Product Spotlight: RxScan’s NDC Translator

February 2010 - Vol.7 No. 2

Offering a variety of services, including preventative testing and treatment, community outreach activities, and partnerships with local health care providers, T.J. Samson Community Hospital is a 196-bed acute care facility serving the communities of Glasgow, Kentucky. With centers devoted to the heart, cancer treatment, kidney care, family medicine, and sleep disorders, T.J. Samson provides numerous health care specialties. As a full-service hospital pharmacy, we are often required to develop bridges between the various technological systems that we are running, while still allowing for future expansion of these systems. With the common goal of providing ever-better patient care, it can sometimes be a challenge to find the right bridge. This was the case following the implementation of our new eMAR system, which resulted in a high number of unsuccessful scans of medications on the floor.



Improving Existing Systems
After initially instituting an eMAR system that positively identified drug and patient using point-of-care bar code technology, we began to realize the limits of the standard symbol scanners we were using with the system. These scanners had no modifications for scanning medications. When using standalone scanners we found the programming manipulations available for recognizing medication bar codes to be limited and relatively simple. Since medication bar codes come in hundreds of different formats, reading the true 11-digit national drug code (NDC) numbers was often impossible without either creating a new bar code in-house or resorting to repeatedly programming a “new bar code” into our eMAR system as it came from the manufacturer. In our eMAR system, we were able to input the different acceptable codes that the system might encounter for a particular bar code; however, this process required a substantial amount of time and manpower. Additionally, there was always the risk of human error when manually entering in the acceptable codes. This laborious process led us to seek out a software application that could help us bridge the gap between our eMAR system and properly decoded medication bar codes.



Implementing the New System
RxScan’s NDC Translator software translates the raw data from an NDC bar code into an NDC number format that is identifiable within our eMAR system. The software also is compatible with the existing scanners we had in place, simplifying the implementation process. Effectively a bridge between our scanners and our eMAR system, our IT department was able to easily load the program and reconfigure the scanners to run data through the software.

After reviewing the raw data in the bar code, the NDC Translator finds an NDC number and sends it to the eMAR in the 11-digit output format we prefer. The software also can output lot number and expiration date when that information is originally included in the bar code, and will alert the user if a medication has passed its expiration date.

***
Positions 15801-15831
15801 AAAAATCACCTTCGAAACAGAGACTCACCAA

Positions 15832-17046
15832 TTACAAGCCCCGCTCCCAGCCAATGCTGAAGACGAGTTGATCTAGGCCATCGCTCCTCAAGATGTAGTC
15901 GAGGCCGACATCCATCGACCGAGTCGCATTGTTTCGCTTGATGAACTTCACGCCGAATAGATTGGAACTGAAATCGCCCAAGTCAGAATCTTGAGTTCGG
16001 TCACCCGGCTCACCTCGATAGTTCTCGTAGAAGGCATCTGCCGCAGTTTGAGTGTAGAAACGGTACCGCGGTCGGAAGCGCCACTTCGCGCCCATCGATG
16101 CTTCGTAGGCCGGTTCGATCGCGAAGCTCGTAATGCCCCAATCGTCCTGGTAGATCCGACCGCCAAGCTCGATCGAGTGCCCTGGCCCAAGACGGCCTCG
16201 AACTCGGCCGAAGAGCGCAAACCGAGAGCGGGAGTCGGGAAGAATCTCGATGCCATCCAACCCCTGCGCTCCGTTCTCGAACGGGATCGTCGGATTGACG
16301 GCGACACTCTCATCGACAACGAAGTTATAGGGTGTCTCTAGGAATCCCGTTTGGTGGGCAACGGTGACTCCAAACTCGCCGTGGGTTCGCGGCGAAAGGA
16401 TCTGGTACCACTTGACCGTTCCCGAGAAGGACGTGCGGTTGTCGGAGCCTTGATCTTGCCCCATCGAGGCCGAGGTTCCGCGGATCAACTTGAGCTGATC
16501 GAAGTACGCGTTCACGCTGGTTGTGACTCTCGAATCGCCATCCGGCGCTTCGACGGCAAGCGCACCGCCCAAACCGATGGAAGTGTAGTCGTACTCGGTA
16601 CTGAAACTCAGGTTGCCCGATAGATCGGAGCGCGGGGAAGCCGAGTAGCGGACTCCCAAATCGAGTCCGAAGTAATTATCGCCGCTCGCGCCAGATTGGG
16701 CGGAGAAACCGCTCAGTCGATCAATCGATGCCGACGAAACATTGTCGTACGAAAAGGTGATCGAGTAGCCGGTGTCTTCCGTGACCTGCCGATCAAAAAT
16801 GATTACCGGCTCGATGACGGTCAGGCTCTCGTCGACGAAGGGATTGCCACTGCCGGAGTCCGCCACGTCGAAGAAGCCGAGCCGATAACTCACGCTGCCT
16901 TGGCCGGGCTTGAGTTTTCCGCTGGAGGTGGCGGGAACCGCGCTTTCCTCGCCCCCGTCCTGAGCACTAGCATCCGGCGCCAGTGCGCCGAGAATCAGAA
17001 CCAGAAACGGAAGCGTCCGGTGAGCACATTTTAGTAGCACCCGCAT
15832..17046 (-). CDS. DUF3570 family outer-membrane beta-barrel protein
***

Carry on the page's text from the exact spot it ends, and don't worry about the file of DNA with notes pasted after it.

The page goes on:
Departmental Use and Acceptance
At T.J. Samson, we use the NDC Translator software exclusively in our nursing administration process, making the nursing staff the primary users of the software, although this is largely unknown to them. Once loaded and configured, the software runs automatically, thus no training is necessary for the user. The nurses simply scan the bar code as they normally would, and the software processes out the NDC number. Previously, nursing would often complain that the eMAR system was not working properly, as they knew they had the proper drug, but due to additional information embedded into different bar codes in different forms, the eMAR system would become confused and indicate that the wrong drug was being scanned. Implementing this software has elicited an enthusiastic response from nursing due to the significant increase in “good” or successful scans.

Since full implementation of the software in all our scanner-to-eMAR applications, we have realized a 90% decrease in our failed scan reports. By eliminating the bulk of our missed or bad scans, we have greater confidence in our ability to provide superior patient safety, and have improved efficiency by greatly reducing the amount of time spent reconciling mis-scanned bar codes.


Kevin Adams, PharmD, MHA, is director of pharmacy at T.J. Samson Community Hospital in Glasgow, Kentucky. Kevin previously served as clinical pharmacy coordinator and as a clinical staff pharmacist at T.J. Samson. Kevin received his BS in pharmacy, and his doctor of pharmacy from the University of Kentucky, College of Pharmacy. He also attained a master’s degree in health care administration from Western Kentucky University’s College of Public Health. Kevin’s professional interests have expanded from working on oncology and infectious disease management to pharmacy management and patient safety initiatives through technological advancement.



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